Magnets and wires and robots
The driver sits at the heart of it all. We develop and manufacture them all ourselves – right down to magnetising the magnets and winding the voice-coils. Winding is an automated process these days (although even the robots we built can’t escape the eagle eyes or ears of our quality-control people), but at one point even this was done by expert pairs of hands.
We use aluminium wire instead of conventional copper. It’s lighter, which lets us double the coil diameter for any given weight. It also lets us use longer windings – which gives the driver longer excursion and better heat dissipation. (And that, in English, means we have tighter control over the sound.)
We make our drivers in house too, from our own version of a material called MSP. The whole thing is made in one piece – including the dust-cap – so there’s no need for glue. (Although our engineers can tell the difference between different glues just by listening; never let it be said we don’t know how to have a good time.)
Building the motors
You might notice our cones are shallower than those of our competitors. That isn’t an accident, and it isn’t just because we want to be different. It’s to improve our speakers’ off-axis performance – so the sound you get off to the side is far closer to what you hear out in front… perfect if you have friends over and don’t want to give up the good seat.
There are other, less obvious details, too. Some you won’t even see – like the spider. That’s the springy piece of material that acts as the voice-coil’s suspension. It’s springy because it needs to control how much the voice-coil moves back and forth, and how much air there is behind the speaker cone. We’ve improved its symmetry by taking measurements and performing simulations – which improves the sound you hear.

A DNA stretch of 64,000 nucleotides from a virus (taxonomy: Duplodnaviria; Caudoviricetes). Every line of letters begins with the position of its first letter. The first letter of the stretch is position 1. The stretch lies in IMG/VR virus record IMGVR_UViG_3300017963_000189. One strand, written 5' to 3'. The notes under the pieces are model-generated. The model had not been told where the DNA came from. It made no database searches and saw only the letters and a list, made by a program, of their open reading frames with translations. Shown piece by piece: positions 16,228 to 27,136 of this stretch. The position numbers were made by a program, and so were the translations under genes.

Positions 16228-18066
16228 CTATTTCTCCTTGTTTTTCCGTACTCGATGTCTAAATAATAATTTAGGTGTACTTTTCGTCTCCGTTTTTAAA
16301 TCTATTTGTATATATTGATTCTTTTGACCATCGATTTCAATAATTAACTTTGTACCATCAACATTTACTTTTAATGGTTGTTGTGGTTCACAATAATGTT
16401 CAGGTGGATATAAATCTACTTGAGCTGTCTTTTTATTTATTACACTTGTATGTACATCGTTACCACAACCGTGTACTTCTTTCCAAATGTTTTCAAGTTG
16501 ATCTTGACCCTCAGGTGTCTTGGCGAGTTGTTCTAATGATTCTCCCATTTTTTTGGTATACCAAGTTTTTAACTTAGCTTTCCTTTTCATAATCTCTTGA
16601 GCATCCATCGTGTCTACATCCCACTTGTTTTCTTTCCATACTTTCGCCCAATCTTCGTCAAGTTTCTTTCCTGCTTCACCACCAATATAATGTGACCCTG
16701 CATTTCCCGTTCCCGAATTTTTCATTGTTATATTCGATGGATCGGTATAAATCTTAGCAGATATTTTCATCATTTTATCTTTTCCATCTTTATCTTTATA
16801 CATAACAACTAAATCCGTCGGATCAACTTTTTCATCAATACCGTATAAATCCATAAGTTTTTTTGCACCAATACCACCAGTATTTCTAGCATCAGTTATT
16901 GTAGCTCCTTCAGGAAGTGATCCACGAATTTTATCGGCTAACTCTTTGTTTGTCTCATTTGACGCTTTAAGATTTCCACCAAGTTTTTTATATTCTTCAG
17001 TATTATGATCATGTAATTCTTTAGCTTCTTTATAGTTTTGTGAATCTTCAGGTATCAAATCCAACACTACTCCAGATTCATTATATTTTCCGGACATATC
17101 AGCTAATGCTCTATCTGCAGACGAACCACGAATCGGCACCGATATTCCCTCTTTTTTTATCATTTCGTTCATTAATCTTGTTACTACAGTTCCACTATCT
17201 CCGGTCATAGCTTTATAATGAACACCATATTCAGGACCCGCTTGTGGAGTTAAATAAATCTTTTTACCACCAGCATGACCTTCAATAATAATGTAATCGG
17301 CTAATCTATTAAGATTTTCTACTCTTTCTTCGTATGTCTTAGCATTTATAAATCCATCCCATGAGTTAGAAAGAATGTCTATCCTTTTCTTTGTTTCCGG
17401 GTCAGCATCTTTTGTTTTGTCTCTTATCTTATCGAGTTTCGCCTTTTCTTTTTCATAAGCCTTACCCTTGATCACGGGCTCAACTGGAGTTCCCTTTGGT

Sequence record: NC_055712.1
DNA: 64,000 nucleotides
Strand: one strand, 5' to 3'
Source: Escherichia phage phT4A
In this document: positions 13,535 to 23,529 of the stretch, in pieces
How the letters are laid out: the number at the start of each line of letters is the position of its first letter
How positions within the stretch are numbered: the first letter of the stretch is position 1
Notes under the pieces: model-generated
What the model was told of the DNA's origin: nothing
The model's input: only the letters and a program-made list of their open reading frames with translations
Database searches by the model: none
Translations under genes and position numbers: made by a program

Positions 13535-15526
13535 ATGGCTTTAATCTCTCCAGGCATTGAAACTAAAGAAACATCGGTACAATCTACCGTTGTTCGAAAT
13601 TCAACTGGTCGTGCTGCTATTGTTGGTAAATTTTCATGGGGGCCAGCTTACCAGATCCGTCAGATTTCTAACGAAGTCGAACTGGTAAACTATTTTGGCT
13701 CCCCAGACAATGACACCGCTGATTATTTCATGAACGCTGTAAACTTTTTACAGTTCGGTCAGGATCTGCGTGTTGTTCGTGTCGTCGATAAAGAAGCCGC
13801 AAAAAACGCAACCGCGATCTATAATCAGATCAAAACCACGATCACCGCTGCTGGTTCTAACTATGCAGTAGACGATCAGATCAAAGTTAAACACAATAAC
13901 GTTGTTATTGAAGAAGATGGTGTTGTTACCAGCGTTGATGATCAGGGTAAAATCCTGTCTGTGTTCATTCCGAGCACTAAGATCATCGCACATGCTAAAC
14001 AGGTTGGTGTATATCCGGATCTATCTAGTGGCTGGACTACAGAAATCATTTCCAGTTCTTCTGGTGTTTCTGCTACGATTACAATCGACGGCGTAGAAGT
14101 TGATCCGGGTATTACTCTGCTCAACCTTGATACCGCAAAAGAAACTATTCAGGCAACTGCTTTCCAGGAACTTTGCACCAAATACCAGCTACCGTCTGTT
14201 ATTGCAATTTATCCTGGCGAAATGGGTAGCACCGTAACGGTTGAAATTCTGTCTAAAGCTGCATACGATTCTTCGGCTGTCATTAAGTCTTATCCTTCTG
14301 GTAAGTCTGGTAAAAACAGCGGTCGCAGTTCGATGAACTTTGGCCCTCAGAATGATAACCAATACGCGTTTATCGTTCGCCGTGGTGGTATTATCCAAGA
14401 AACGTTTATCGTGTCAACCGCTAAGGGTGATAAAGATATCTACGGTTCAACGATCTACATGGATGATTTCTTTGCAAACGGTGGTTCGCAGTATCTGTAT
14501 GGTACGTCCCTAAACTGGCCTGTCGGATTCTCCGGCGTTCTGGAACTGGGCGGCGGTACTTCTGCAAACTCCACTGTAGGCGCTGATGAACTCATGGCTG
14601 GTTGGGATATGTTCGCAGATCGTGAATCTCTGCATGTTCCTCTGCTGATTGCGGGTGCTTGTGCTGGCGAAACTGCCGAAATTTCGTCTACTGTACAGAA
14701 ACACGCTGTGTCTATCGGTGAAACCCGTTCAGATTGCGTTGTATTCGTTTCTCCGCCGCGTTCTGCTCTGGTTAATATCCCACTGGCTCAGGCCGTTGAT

It all sits in the basket. That’s the physical housing for the whole driver motor. The car around its engine (or, if you prefer, the Fort Knox around that precious gold). It’s just as important – so even though you can’t see it, we’ve spent just as much time refining its design as we have every other part of our speakers. Ventilation is crucial: it’s made to reduce turbulence behind the driver, which, again, helps them sound their best.
High-quality high frequency
Then there’s our signature soft-dome tweeters. We don’t let anyone else near them (apart from our talented team, of course). We’ve been refining our tweeter designs ever since we started out: geometry, shape, materials, stiffness… even the coating. We use the right amount, in the right places, at the right density, to control roll-off and keep a steady hand on the treble response. Because they aren’t made of metal, they have a flatter, more linear frequency response – and, we think, better sound.
But, in the end, it all comes down to our people. They’re fanatical about what they do (you really should check out one of our glue-listening sessions; they’re enlightening), and they’re incredibly proud of what they produce.
And, with our brand-new R&D facility that opened at the end of 2016, they’re even more excited about what new stuff they can come up with next…
We talked to Andreas Eberhardt Sørensen, Senior Loudspeaker Driver Designer, about transducers in this episode of Ask the Expert.